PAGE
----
RFID Tags in Cattle: Does Surveillance Equal Better Health?

USDA's RFID system in cattle fails post-processing, highlighting market manipulation and regulatory overreach.

I'm Breeauna Sagdal of Sagdal Family Farms in South Dakota. I'm the Senior Writer and Research Fellow at the I Am Texas Slim Foundation 501(c)(3).

May 8, 2024

Dr. Peter Daszak was called before the Select Committee on the Coronavirus Pandemic, Wednesday morning May 01, 2024, to answer for the actions of EcoHealth Alliance.


WED. May 01, 2024, four long years after the SARS-COV-2 outbreak collapsed the economy and global population numbers alike, EcoHealth Alliance President Peter Daszak, faced the bipartisan House Select Committee on the Coronavirus Pandemic, during Wednesday’s hearing. 

Daszak, with few, if any allies, was grilled by Democrats and Republicans alike related to the safety of EcoHealth’s research, his oversight of work at the Wuhan virology lab and delays sharing information about risky gain-of-function research with federal officials. 

Reports, submitted two years after the outbreak, show that EcoHealth Alliance had  engaged in risky experiments conducted in 2019 that made a coronavirus in mice more pathogenic—the approach known as gain-of-function research.
While the United States Government and Regulatory agencies stand divided on the origins of the SARS-COV-2 outbreak, the belief in the “zoonotic jump” narrative has proven to be about $10 billion-times-more lucrative, to promote. 

Following a $300M grant from the American Rescue Plan, the USDA immediately began implementing new rule changes for mandatory tracking,  tracing, and surveillance through the Animal Plant Health Investigation System (APHIS), using Radio Frequency Identification (RFID) ear tags in cattle and bison.  

In addition to implementing RFID tags, the USDA is currently proposing a total reconstruction of its APHIS program, dropping “Plants” from its surveillance system to focus solely upon “Animal Disease Surveillance,” in the new APHIS-15 proposal, created from the One Health approach. 

According to USDA Under Secretary for Marketing and Regulatory Programs, Jenny Lester Moffitt, “using this One Health approach will benefit the country for many years to come by better enabling us to rapidly detect new disease threats and provide intelligence to our public health partners.”

The new Strategic Framework, released in February of 2022, outlined how the agency would “advance surveillance of SARS-COV-2 and other emerging zoonotic diseases as directed by President Biden’s American Rescue Plan (ARP). Early detection and response to pathogens with zoonotic potential while still in animals is essential in limiting or preventing human outbreaks.”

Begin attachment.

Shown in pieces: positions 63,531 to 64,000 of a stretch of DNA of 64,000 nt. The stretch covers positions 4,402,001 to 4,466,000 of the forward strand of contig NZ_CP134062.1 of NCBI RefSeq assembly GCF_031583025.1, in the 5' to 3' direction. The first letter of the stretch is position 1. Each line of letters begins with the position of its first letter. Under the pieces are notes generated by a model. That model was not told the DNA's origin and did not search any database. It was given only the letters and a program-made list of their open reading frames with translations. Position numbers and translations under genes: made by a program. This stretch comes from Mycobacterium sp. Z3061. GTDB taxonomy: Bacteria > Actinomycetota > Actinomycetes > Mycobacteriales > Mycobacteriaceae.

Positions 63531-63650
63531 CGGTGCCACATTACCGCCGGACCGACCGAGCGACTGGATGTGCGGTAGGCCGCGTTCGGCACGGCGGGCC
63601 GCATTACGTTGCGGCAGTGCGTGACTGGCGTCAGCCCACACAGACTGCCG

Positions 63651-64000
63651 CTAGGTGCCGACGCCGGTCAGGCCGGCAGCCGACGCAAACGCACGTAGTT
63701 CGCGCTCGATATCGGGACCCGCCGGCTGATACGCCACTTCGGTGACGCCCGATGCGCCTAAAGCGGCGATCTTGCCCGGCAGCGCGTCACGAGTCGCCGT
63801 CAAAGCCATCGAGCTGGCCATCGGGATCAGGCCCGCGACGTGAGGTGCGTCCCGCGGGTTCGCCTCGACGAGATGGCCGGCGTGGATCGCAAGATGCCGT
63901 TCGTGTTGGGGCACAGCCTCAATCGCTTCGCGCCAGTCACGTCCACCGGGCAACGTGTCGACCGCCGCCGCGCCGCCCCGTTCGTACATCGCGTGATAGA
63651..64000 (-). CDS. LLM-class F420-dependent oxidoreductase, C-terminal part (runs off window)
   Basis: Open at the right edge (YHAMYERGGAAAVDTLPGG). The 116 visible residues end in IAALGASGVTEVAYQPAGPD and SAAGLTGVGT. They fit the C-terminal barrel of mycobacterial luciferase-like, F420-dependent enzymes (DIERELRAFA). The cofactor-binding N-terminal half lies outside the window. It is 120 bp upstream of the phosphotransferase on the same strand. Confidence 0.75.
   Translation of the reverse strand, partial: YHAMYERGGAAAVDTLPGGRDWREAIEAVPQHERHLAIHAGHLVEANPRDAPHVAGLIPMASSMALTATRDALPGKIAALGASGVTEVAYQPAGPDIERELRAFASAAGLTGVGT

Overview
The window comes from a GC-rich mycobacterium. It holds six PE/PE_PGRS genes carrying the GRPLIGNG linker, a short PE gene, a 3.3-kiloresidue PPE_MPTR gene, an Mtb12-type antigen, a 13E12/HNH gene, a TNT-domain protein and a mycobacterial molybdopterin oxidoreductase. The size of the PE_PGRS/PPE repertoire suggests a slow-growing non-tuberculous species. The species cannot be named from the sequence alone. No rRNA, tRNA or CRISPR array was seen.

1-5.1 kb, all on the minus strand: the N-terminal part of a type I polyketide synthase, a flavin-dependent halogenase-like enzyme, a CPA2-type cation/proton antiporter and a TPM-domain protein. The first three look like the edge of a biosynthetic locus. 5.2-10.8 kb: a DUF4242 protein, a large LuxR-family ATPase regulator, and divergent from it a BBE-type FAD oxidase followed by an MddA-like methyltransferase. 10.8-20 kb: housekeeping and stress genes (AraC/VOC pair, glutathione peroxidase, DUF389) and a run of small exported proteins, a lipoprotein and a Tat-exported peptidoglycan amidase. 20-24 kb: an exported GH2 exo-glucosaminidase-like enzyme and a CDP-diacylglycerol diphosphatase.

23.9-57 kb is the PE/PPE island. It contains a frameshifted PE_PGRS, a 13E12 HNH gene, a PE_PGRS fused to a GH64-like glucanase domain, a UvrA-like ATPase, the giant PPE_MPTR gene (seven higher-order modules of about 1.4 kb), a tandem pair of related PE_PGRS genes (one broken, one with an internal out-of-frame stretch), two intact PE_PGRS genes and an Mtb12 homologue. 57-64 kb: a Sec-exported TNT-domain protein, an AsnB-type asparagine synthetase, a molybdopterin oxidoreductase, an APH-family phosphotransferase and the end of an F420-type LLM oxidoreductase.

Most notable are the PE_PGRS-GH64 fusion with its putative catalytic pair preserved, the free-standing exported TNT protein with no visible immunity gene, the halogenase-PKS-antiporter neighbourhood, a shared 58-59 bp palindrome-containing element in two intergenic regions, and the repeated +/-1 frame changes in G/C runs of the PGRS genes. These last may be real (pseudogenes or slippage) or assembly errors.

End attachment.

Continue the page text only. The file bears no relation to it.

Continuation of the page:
As previously reported, justifications for these drastic regulatory actions are entirely predicated upon the single assertion that zoonotic jumps are possible through meat consumption. 

However, a cursory review of these regulatory actions appears to reveal another Covid-era public-private attempt at marketplace manipulation, as opposed to an honest effort at “limiting or preventing human outbreaks.”

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RFID Ear Tags

RFID tag on cow

With few exceptions, the sales, trade, or purchase of all meat products require USDA certification. The USDA’s tight grip on the certification program has led to an artificial consolidation of meat processing facilities. Approximately 85 percent of the processing facilities in the U.S. are owned by four multinational conglomerates. 

In addition, over the past three years the United States has become a net importer of beef, while U.S. cattle inventories have hit a 50-year low. Although Congress recently passed a country-of-origin labeling requirement, U.S. cattle required to have RFID ear tags are far outpaced by imported beef from countries like Brazil, without similar regulatory burdens. This gives corporations like the Brazilian-owned JBS, a sizable advantage over U.S. producers who must meet USDA regulations in order to gain access to the same market.   

Of the 5,500 total facilities left in the nation, the bulk of U.S. cattle are processed through a mere handful of these centralized, USDA certified sites. For example, a Cargill-owned processing facility in Wichita, Kansas, processes 5,400 head of cattle per day. Once the processing begins,  there’s absolutely no possible way to track hamburger or meat cuts from 5,400 different cows—completely obliterating any claim that RFID ear tags will help prevent human infection.